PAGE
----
City councils in Waterloo and Cedar Falls will see some significant change after last week’s elections.
Those changes hold the prospect of shaking up the dynamics of both councils. That’s neither good nor bad.
The constant is the mayoral positions of both cities. Waterloo Mayor Quentin Hart ran unopposed, while Cedar Falls Mayor Jim Brown defeated challenger Jim Skaine.
There will be three new faces on the Waterloo council. That includes Sharon Juon, who soundly defeated incumbent at-large Councilman Tom Lind; Margaret Klein, who defeated incumbent Ward 1 Councilman Tom Powers; and first-time candidate Chris Shimp, who defeated Cody Leistikow in the race to replace long-time Ward 5 Councilman Ron Welper, who did not seek re-election.
Ward 3 Councilman Pat Morrissey retained his seat, beating first-time candidate April Leadley. Steve Schmitt, Bruce Jacobs and Jerome Amos Jr. were not up for re-election.
“New faces and new opportunities,” Hart said. “Each person brings a unique set of skills, and we’ll be looking for ways to get them engaged.”
Please read carefully. That’s “engaged” not “enraged.”
In Waterloo, it was no secret distinct alliances had been formed. That’s not necessarily a bad development, and it’s certainly not unheard of on councils across the land.
However, we believe it’s fair to say public council discussions too often became too disrespectful and sometimes embarrassing.
Some candidates intimated the mayor got rubber stamp votes from Welper, Amos, Morrissey and Powers. Conversely, there has been a perception the loudest criticisms of issues favored by the mayor generally came from the trio of Schmitt, Lind and Jacobs.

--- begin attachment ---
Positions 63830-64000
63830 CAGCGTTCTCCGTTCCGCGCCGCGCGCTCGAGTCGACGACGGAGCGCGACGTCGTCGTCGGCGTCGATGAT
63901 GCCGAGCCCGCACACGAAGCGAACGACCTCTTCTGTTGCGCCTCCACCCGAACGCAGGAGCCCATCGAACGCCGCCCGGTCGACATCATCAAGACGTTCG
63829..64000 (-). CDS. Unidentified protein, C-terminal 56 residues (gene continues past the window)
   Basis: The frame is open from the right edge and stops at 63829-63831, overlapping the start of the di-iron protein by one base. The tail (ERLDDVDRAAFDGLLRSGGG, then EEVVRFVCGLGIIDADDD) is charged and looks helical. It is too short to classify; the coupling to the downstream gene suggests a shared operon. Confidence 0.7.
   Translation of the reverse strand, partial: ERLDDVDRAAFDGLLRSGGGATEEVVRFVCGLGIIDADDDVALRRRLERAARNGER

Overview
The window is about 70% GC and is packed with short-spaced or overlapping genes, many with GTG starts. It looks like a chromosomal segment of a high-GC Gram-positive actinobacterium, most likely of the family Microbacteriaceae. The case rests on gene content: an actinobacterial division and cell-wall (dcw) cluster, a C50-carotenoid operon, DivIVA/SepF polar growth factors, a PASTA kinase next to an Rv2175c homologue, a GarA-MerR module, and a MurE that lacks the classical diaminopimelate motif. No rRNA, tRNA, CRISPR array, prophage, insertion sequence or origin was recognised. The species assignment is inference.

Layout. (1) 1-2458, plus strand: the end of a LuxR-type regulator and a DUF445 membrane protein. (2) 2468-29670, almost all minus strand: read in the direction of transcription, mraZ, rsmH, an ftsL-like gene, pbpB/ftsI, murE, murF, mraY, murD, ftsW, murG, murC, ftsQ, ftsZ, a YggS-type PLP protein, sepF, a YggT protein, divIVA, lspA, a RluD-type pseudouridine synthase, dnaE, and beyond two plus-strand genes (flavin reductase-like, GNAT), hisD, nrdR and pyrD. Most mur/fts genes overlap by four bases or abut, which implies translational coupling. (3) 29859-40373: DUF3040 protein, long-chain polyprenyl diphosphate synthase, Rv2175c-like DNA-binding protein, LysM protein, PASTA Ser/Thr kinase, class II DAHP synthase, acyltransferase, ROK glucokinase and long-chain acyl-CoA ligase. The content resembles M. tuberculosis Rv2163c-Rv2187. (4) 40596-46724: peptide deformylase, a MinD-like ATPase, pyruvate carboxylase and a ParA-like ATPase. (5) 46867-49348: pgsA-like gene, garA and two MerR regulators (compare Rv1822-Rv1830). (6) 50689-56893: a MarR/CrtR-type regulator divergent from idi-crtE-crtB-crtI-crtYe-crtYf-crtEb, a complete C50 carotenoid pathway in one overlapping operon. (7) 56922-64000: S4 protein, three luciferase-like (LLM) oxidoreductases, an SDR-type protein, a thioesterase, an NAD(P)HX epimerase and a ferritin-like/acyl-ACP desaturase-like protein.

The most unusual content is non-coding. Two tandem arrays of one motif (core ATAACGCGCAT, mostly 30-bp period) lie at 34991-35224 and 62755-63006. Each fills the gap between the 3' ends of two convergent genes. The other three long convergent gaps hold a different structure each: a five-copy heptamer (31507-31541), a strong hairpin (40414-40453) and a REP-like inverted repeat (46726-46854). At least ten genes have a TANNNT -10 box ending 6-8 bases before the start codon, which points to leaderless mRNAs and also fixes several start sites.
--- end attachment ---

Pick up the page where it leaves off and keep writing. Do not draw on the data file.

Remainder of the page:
We’ll stop short of referring to this election as a power shift — not every vote or decision the council made fell along the 4-3 split council followers have come to recognize.
Juon certainly seems to have more in common with Hart ideologically than did Lind. They even held a joint election night party.
The wild cards are Klein and Shimp. Klein has spoken about changing the status quo, and both talked about cutting property taxes during their respective campaigns.
“We need to get to work doing some things to move Waterloo forward,” Shimp said. “I think there’s going to be some different ideologies on things. But at the end of the day, I hope we can all work together to move Waterloo forward.”
That would be refreshing.
Cedar Falls is seeing change on a slightly smaller scale, and the election there isn’t quite over. Daryl Kruse defeated incumbent Ward 3 Councilman John Runchey. Rob Green and LeaAnn Saul, the top vote-getters last week for the at-large seat being vacated by Nick Taiber, will be in a runoff. Councilmen Frank Darrah and Mark Miller were running unopposed. Council members Susan deBuhr, Tom Blanford and Dave Wieland were not up for election this year.
The past couple of years brought a few hot issues to Cedar Falls, which caused some citizen consternation and some frayed tempers on the council.
Runchey, unwittingly, pretty much created a tailor-made campaign ad for any future opponent. The Kruse campaign capitalized, running a campaign ad showing a council meeting exchange between Runchey and citizen Dave Halterman, later a 2015 mayoral candidate. Runchey called Halterman “a horse’s ass,” during the meeting. He later apologized, but the damage was done.
On any Cedar Valley council, we don’t mind differing opinions. What we would like to see is perhaps a little more professional respect and amicable discussion, even if ideologies differ.
We would also be remiss not to thank all the candidates who ran for positions across the Cedar Valley. It’s not easy to put yourself on the line. Forums and debates are difficult, and taking a stand one way or another will bring criticism.
For the victors, there will be situations where difficult decisions have to be made, decisions many will oppose and decisions that will bring criticism.
Good luck to our council members, old and new, in the Cedar Valley.